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Swedish museum faces pressure over painting stolen in Nazi Germany

The painting by Oskar Kokoschka is called ”Marquis Joseph de Montesquiou-Fezensac”. Daniel Birnbaum is the director of Moderna Museet.
The painting by Oskar Kokoschka is called ”Marquis Joseph de Montesquiou-Fezensac”. Daniel Birnbaum is the director of Moderna Museet. Foto: Bertil Ericson/TT

Moderna Museet in Stockholm, Sweden’s most prominent museum of modern and contemporary art, is involved in a dispute centred around an artwork obtained in Nazi Germany. The painting by Oskar Kokoschka originates from a Jewish art dealer and art collector. His heirs now demand that the painting will be returned.

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Many Jewish families lost valuable art collections in 1930's Germany. The Nazi art plunder took many different forms, including extortion, confiscation and forced donations. The looted items would eventually appear at museums and in private collections around the world. In recent decades, extensive efforts have been made to return stolen artworks to their rightful owners.

Sweden has hitherto only restored one item, a painting by Emil Nolde that Moderna Museet returned to a Jewish family in 2009. Moderna Museet fought a long battle to keep the Nolde painting, and the museum's actions raised criticism both in Sweden and internationally.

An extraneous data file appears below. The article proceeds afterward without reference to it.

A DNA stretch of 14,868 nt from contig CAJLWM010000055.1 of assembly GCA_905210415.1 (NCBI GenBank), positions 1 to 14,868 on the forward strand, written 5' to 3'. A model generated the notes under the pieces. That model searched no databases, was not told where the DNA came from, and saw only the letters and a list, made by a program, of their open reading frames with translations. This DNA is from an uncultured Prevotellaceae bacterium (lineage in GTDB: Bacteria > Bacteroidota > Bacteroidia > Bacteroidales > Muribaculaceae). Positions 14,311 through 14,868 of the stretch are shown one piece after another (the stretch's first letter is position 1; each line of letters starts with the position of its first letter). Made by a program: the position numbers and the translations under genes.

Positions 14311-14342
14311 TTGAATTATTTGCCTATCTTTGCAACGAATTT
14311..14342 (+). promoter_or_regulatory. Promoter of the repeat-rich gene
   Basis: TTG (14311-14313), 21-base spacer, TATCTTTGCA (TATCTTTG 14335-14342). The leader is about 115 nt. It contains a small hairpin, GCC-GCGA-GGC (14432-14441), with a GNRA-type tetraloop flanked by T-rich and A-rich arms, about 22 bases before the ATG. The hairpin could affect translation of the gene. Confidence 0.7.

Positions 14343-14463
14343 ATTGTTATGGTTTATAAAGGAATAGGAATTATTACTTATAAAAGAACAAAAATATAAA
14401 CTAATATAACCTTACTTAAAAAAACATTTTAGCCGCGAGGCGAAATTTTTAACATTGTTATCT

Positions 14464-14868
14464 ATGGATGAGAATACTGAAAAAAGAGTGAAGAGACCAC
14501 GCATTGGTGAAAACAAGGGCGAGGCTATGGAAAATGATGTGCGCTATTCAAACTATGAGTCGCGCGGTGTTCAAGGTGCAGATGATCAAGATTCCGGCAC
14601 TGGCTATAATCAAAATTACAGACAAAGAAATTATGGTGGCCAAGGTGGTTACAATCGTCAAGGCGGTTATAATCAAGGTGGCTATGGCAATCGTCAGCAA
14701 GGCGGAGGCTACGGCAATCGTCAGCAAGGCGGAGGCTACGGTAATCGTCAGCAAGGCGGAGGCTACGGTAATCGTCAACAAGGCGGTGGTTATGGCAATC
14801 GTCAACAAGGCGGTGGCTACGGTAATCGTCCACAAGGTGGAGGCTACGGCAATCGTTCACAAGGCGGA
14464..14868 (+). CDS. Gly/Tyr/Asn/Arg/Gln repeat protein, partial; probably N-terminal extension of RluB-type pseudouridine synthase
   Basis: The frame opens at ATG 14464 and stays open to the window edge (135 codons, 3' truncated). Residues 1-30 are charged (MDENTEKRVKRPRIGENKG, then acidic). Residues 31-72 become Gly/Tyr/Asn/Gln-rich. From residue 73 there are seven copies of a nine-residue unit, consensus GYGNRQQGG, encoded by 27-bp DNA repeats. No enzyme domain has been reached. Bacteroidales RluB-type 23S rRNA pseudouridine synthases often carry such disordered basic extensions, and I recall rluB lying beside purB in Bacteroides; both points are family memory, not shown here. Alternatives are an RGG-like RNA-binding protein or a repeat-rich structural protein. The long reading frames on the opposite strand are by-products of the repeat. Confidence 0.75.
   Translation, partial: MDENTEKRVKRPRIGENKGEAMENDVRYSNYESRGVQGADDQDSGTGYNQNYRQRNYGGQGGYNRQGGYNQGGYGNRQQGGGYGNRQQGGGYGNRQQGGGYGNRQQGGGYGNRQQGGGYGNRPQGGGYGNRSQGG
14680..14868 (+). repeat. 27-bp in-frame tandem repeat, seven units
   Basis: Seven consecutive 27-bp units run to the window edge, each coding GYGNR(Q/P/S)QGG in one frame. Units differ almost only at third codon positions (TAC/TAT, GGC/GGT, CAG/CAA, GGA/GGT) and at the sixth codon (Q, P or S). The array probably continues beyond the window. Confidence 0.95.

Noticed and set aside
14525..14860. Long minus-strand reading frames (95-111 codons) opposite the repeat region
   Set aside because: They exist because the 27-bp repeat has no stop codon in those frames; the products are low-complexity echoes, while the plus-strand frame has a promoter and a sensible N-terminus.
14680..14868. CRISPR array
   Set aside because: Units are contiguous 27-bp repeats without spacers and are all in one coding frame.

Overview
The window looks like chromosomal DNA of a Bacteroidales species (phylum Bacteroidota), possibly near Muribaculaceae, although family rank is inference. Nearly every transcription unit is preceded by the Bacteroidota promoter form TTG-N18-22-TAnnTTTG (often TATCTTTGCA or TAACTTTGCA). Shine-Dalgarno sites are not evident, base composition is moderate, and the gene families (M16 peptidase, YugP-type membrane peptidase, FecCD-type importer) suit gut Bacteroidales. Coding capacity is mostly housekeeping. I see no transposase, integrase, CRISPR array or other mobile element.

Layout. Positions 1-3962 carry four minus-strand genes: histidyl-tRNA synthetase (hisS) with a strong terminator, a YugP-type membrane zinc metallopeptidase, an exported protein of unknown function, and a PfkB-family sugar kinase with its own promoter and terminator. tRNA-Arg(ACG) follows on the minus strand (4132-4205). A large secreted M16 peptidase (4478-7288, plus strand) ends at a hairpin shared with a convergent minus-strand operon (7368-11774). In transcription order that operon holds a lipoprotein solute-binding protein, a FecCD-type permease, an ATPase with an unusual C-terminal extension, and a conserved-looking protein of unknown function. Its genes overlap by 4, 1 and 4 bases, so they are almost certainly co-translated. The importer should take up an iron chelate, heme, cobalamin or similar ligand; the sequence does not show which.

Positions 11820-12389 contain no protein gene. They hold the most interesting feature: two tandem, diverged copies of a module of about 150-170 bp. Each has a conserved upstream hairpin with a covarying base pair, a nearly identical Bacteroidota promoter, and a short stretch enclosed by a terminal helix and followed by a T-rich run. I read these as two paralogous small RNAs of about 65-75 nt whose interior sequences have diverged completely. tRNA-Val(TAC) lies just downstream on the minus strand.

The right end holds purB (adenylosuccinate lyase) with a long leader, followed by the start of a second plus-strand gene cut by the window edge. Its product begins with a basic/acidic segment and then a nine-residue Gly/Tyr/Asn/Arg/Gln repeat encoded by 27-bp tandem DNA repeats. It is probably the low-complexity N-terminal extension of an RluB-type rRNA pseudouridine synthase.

The Museum of Modern Art in Stockholm.

Foto: Moderna museet Bild 1 av 3

The German-Jewish art dealer and collector Alfred Flechtheim were early on used as an archetype for typical jewish appearance by the Nazis. The German historian Axel Drecoll says to Svenska Dagbladet that his picture even was used on the covers of Nazi propaganda.

Bild 2 av 3

Alfred Flechtheim’s portrait painted by the Bulgarian artist Jules Pascin. It belongs to Musée National d'Art Moderne, Paris. Flechtheim fled the Nazis and died alone and broke in London 1937.

Foto: Jules Pascin/Musée National d'Art Moderne, Paris Bild 3 av 3
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